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The changing landscape of global LNG market

The changing landscape of global LNG market

After four years of global stagnant liquefied natural gas (LNG) consumption stemming from high market prices (from 2011 to the end of 2013) and a challenging supply environment, LNG demand finally began growing again in 2016, according to a report by BCG.

More than 50 billion cubic meters per annum (bcma) came online during 2016. This supply growth is outstripping demand requirements, preventing a rebound in LNG prices which began to decline in 2014 and squeezing industry margins.  While LNG suppliers may be locked into long-term shipping contracts, LNG buyers are asking for contracts that reflect the lower spot charter rates.

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Meanwhile, new sources of demand growth are creating additional challenges. Beyond China and India, where consumption increased by roughly 20 per cent in 2016, significant demand growth is coming from niche markets, such as Egypt and Pakistan. Contracts in these markets are typically higher risk and for lower volumes and shorter periods than contracts in more established markets. As a result, it is difficult to leverage the demand from niche markets to finance new liquefaction projects.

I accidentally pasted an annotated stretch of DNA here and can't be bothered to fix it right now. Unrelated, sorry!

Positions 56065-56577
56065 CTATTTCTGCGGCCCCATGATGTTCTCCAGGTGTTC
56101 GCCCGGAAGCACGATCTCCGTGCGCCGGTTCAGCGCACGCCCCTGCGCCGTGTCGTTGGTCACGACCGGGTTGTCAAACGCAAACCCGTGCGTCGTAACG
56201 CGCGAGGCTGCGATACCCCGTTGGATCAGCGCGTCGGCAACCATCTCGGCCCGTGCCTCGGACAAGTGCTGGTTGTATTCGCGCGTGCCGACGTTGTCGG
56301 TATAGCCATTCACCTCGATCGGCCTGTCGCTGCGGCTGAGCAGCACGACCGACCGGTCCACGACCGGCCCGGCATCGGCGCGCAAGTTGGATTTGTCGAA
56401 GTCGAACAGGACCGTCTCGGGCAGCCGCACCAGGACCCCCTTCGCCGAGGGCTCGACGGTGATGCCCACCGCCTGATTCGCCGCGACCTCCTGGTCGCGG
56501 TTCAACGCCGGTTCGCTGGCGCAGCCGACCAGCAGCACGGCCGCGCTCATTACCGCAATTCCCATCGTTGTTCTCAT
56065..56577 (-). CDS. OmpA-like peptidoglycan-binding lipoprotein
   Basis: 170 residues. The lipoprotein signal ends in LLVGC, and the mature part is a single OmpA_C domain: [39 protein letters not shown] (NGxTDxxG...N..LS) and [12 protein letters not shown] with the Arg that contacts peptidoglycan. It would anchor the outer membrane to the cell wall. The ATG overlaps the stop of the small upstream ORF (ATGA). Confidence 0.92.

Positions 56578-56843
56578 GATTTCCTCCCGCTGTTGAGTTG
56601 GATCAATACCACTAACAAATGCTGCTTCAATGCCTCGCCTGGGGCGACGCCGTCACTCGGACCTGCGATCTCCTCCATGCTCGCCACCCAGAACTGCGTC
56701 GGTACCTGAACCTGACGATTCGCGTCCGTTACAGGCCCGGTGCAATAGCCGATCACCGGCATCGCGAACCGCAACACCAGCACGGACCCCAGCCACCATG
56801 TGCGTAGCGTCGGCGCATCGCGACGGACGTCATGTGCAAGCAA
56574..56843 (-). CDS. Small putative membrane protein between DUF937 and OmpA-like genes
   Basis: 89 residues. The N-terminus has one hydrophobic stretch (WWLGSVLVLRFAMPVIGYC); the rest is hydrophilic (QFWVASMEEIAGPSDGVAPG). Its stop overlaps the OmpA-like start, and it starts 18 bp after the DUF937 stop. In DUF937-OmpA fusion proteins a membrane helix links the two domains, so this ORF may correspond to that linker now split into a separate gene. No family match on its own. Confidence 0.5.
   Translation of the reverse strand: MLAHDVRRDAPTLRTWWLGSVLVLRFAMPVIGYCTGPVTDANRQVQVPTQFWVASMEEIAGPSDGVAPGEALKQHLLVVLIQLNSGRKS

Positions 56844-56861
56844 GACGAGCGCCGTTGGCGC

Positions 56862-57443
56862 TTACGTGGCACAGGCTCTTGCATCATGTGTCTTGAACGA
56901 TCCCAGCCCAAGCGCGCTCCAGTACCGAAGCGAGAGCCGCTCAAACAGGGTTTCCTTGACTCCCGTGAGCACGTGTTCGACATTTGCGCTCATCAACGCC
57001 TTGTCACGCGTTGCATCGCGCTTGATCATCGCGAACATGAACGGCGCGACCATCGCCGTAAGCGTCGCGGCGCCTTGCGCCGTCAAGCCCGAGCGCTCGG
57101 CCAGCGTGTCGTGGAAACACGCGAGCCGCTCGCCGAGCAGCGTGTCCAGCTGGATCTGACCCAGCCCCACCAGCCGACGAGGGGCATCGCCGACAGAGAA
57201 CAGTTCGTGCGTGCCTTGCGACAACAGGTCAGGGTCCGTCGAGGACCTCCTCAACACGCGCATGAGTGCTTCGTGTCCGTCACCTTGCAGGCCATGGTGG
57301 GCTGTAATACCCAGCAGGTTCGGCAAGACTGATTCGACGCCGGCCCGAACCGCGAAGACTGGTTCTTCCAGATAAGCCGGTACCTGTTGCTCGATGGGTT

The LNG market, which now stands at about 350 bcma, or roughly 10 per cent of the total natural gas market, will face significant challenges owing to oversupply for the next three to five years. Until recently, historically large and developed markets, including Europe, Japan, and South Korea, accounted for the bulk of LNG demand and growth. These markets have low credit risk and typically can be served through traditional long-term contracts involving volumes of more than 1 bcma.

However, new markets have become a major driver of demand. The number of countries importing LNG grew from 9 in 1990 to 31 in 2015. In particular, five nascent markets; Egypt, Pakistan, Jordan, Lithuania, and Poland, grew substantially from 2014 through 2016. New demand from these countries reached nearly 19 bcma in 2016, equivalent to the total combined demand of Spain and Italy.

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This trend is expected to continue, with a number of other countries potentially beginning to import LNG by 2025. Among the possible new markets are Bangladesh, the Philippines, Malaysia, Indonesia, Bahrain, Panama, Uruguay, Colombia, the Caribbean region, Morocco, and South Africa.

However, substantial oversupply, driven by the 190 bcma of additional capacity projected to come online in the next three to five years is expected. That oversupply will keep LNG spot prices at low levels and put pressure on industry margins, while increased liquidity in the market will squeeze marketing margins.

FRANK UZUEGBUNAM